7 posts / 0 new
Last post
tubbfan
attic ladder
tubbfan

I wish to install an attic ladder above my garage. There already is an access measuring 30" x 31". In addition, the attic has plywood installed over virtually the whole area.

I've looked at attic ladders on home improvement warehouse sites and they generally come in two configurations: 22.5 inches wide and 25 inches wide. The rafters (or trusses) are 16 inches on center from each other.

How do I determine which attic ladder width to purchase and how do I determine which way to orient the installation?

Thanks in advance.

dj1
Re: attic ladder
dj1

To create space for a folding attic ladder, you will need to re-frame an opening, so you need to have at least intermediate framing knowledge and experience.

You can find instructions in books or on line (hopefully with diagrams or pictures), but basically, you will have to cut the length desired out of one joist, then double the adjacent joists to the right and to the left of it and finish with double blocking on both ends of the cut.

A. Spruce
Re: attic ladder
A. Spruce

Word of caution, you never want to cut any truss, particularly a manufactured truss, without knowing what you are doing or consulting an engineer. Cut it in the wrong spot or reinforce your cuts improperly and you are destined for serious problems down the road.

dj1
Re: attic ladder
dj1

Spruce, thanks for the alert, my answer was specifically for joist framing.

A. Spruce
Re: attic ladder
A. Spruce

Don't worry, I got your back! :cool:

dj1
Re: attic ladder
dj1
A. Spruce wrote:

Don't worry, I got your back! :cool:

I noticed...here's a bud for you !

Fencepost
Re: attic ladder
Fencepost
A. Spruce wrote:

Word of caution, you never want to cut any truss, particularly a manufactured truss, without knowing what you are doing or consulting an engineer. Cut it in the wrong spot or reinforce your cuts improperly and you are destined for serious problems down the road.

^^^This.

Truss systems are engineered not just for vertical load, but also for lateral load from wind. You might figure that you can cut and reinforce a truss a certain way and it will still be good for static, vertical snow load and the load of stuff in the attic, but if you don't account for the lateral wind load you can have problems. Once you consider lateral loading, you realize that the engineering just got a lot more complicated: for example, the angled portion doesn't just have downward forces: when the wind is against one side, that side experiences a downward force, but that force may be transferred to the opposite angled portion which then experiences an upward force.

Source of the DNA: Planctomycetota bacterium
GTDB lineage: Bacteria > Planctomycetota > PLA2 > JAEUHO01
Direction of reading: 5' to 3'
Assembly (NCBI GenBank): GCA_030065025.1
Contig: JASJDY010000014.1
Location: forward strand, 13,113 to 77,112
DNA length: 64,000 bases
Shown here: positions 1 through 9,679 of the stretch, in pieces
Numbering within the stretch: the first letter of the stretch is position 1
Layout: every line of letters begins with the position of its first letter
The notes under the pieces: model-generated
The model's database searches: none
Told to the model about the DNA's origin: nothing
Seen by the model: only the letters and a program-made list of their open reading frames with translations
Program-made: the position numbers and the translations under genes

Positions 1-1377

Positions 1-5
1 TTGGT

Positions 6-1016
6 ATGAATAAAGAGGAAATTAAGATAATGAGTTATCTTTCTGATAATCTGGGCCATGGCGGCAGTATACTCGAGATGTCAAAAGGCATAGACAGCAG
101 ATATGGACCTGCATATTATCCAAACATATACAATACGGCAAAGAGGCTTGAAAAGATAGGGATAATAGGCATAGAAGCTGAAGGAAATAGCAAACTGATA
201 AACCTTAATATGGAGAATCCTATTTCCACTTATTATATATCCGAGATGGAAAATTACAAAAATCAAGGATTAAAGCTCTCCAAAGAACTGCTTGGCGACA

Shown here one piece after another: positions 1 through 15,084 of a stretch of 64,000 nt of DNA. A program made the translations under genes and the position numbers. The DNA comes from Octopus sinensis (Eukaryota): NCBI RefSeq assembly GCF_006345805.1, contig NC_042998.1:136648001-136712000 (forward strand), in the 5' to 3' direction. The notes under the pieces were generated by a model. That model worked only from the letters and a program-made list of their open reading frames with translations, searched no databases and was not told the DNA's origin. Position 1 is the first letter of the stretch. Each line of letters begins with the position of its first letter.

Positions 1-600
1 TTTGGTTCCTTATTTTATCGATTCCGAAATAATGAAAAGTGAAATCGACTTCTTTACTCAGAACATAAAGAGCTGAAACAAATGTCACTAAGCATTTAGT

Joists and rafters are kind of an over-engineered solution with a lot of resilience. Trusses are usually engineered for very specific loads. If you have trusses and they were not designed with attic storage in mind, then you must assume they are not sufficient for attic storage unless an engineer tells you otherwise. Converting an truss attic into a storage area can easily overload the trusses in ways they are not designed for. Also, the trusses do not work individually; they work together. There is often cross bracing (1x stock) nailed across the trusses; the truss engineer specifies where and how this bracing is to be installed. This transfers load from each truss to the adjacent trusses. Cutting or removing this bracing can compromise the strength of the roof system.

Now there is a possibility that there is enough safety factor in your roof system that you could modify things. But I'd recommend consulting an engineer, to be on the safe side. If there was a problem traceable to something you did, your insurance company might not be so accommodating.

Sponsored Stories

TV Listings

Find TV listings for This Old House and Ask This Old House in your area.